Involving the learner
Involving children in their IEPs is also a good way of embedding IEPs into the system. If children expect to be involved in their IEP, staff will continue to use them.
(Tod etal. 1998)
In order to derive meaningful IEP targets, the primary concern is, by involving the learner, to gain some understanding of the internal and environmental factors and circumstances impacting on the learner and to do three things with this knowledge:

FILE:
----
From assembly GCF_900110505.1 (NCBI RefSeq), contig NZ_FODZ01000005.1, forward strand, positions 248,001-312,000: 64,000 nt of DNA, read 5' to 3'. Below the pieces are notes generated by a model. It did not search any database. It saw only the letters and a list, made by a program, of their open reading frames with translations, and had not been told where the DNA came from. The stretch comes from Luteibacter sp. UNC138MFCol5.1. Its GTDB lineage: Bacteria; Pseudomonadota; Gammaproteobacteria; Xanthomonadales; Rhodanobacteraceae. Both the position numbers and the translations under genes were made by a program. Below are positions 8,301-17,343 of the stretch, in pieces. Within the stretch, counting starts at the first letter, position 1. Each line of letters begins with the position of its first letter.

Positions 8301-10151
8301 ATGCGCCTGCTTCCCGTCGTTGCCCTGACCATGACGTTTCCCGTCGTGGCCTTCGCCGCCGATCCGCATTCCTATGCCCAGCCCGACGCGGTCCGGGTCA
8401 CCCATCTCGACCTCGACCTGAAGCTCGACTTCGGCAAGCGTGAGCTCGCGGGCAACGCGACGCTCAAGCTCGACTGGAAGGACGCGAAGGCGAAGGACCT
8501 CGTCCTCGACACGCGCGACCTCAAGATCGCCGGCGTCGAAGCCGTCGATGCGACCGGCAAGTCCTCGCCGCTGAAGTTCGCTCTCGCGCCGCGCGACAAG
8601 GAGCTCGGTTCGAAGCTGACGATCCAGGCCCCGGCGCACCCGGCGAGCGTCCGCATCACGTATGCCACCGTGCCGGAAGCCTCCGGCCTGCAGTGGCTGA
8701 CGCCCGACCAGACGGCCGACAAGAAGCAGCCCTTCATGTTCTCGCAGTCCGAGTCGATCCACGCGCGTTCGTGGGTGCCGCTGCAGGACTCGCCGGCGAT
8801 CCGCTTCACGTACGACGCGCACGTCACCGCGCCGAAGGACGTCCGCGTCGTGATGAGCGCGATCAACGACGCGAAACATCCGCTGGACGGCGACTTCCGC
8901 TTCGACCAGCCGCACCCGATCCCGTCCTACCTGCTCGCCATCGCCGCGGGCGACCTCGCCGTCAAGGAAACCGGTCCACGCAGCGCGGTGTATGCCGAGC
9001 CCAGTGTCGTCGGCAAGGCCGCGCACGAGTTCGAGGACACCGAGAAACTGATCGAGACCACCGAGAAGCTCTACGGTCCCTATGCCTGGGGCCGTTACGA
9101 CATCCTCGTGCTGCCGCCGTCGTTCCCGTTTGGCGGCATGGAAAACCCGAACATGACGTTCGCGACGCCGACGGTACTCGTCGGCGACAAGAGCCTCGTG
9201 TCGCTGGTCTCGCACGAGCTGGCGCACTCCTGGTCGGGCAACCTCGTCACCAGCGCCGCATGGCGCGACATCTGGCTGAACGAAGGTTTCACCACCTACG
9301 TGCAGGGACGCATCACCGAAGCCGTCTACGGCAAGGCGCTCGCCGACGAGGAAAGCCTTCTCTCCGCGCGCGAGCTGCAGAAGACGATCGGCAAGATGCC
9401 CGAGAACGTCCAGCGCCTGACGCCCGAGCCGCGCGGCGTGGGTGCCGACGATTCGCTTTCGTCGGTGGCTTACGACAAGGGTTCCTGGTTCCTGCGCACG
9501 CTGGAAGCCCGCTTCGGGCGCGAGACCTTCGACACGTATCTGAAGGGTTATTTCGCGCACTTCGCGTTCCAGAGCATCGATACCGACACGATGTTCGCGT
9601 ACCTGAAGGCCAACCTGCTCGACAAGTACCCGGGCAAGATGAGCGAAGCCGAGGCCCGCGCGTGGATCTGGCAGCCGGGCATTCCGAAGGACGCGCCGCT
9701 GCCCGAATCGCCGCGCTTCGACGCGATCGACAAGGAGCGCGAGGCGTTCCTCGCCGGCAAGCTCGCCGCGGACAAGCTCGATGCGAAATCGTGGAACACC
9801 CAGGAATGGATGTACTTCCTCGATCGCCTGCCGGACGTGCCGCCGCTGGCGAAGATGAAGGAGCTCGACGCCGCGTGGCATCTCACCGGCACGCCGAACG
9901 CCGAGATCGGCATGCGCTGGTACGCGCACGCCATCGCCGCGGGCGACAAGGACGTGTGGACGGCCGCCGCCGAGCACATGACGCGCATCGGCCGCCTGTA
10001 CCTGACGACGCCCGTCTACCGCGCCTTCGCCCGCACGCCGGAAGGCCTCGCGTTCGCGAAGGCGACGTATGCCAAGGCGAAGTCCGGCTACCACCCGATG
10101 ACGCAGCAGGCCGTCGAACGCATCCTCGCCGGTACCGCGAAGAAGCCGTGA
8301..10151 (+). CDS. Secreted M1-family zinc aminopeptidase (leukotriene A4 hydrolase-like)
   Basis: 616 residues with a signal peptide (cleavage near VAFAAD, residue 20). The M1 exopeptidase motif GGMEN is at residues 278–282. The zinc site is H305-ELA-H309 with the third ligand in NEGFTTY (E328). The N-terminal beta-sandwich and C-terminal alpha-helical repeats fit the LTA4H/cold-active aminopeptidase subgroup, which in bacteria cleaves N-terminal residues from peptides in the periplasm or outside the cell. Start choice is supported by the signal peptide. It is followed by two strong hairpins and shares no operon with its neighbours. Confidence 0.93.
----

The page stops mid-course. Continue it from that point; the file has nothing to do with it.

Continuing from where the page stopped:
• to understand and be able to use appropriate language and descriptors of the learner’s needs to generate both targets and evaluative statements for IEPs;
• to match the learner’s needs with reasonable adjustments to the environment (physical, social and organisational) and appropriate planned action by the teacher and the school, through the IEPs;
• to make certain that the learner’s progress is charted and shared in a meaningful way in the context of longer-term curriculum goals, and to raise their standard of academic success.